It's Almost the End of Fall, I'm done for the Winter, Right?

NO! Your lawn is going to be in dormancy, true. But it will need a winterizer to protect it and give it that jump when Spring comes.

“Late fall fertilizers are often called ‘winterizer fertilizers’ or just winterizers,” says David Robson, University of Illinois Extension horticulture educator. “This may be the most important fertilizer you apply to your lawn–especially if you’ve never applied one.”

Here’s how it works:winterizing-lawn-fertilizer-delivery

  1. You won’t see a winterizer do much of anything. You may see a few granules lying around that haven’t broken down. The benefit of winterizers is what they do to the root system throughout the winter months and the effect on shoot development next spring.
  2. Robson says the best winterizers are slow-release fertilizers, and usually low analysis, with nitrogen levels between 10 and 15 percent. Nitrogen is the first number listed on the fertilizer bag. The fertilizer granules break down slowly over the late fall, winter and spring based on soil temperature, moisture and microbial activity. During this time, the roots, which are growing as long as the ground isn’t frozen, are absorbing and storing the nutrients until the air temperature is ideal for the bluegrass, ryegrass or fescue to use it for shoot growth and green color.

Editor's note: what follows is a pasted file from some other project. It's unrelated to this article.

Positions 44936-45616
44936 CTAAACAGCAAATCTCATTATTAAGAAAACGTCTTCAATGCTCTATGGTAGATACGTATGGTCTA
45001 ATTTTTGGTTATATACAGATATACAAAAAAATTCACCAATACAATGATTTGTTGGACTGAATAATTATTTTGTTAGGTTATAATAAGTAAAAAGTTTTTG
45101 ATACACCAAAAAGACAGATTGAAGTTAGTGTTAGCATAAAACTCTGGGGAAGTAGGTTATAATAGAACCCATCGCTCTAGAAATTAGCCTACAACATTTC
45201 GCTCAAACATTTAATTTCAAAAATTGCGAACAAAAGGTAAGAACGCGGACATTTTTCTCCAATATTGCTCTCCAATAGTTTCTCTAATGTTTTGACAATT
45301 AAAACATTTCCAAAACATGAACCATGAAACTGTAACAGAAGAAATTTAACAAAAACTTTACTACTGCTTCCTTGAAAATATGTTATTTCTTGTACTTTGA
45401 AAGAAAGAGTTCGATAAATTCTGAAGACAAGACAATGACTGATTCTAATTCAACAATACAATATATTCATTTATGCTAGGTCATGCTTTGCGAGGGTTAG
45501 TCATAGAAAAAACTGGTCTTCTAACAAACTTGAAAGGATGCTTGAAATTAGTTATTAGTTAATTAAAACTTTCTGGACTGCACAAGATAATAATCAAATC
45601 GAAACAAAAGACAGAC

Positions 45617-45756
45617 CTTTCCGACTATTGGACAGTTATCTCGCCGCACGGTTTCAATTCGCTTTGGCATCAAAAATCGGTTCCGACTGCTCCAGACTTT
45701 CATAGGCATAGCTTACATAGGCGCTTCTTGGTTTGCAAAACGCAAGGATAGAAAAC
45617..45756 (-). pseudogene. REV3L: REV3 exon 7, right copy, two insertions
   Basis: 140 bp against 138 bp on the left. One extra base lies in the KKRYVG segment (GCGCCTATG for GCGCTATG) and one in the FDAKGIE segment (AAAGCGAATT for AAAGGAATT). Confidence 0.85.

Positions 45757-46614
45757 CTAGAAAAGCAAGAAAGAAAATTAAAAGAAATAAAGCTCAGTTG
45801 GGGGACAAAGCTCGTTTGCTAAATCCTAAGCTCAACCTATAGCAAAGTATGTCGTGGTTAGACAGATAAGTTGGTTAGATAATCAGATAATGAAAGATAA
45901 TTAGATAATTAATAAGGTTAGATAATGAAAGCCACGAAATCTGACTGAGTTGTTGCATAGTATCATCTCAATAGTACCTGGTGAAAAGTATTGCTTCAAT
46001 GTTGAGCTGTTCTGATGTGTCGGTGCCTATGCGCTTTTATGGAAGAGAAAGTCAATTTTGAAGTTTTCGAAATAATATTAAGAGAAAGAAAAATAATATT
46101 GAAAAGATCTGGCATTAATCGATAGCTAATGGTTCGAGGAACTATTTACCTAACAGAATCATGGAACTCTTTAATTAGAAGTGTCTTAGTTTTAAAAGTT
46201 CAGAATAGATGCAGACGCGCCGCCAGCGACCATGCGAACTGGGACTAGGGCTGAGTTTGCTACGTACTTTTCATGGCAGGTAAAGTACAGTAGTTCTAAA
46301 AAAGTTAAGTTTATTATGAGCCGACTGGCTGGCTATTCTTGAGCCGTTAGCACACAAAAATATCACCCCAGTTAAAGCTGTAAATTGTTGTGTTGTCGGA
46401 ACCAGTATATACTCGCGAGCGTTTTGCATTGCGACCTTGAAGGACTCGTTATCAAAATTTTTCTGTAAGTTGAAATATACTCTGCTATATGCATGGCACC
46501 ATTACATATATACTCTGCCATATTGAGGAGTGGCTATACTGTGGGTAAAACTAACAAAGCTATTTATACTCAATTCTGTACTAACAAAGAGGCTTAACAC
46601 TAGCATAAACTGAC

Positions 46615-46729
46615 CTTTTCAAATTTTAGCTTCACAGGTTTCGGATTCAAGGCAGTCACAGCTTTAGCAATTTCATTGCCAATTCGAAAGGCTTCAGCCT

3. When air temperatures finally warm in the spring, the stored nutrients are immediately available and the turf is green and thick– usually by mid-March. A thick stand also means less reliance on crabgrass preventers since crabgrass problems are minimized due to a lush turf.

The best time to apply a winterizers is the week after the last mowing of the year. Since the last mowing is difficult to predict, Robson suggests applying the winterizer to the lawn during the Thanksgiving weekend. If you missed that weekend, the winterizer could still be put on the following week.

Your next delivery from Fertilizer Delivery is the week of November 24. If you haven’t gotten on our program yet, you still can!

So, you still have work to do – in about 2-3 weeks. Don’t put that spreader away yet! But when you’re done, have a big turkey leg and a piece of pumpkin pie, sit back, watch the game, and know you’ve done everything you can to have a beautiful, green, lush lawn when the first sounds and sights of Spring arrive.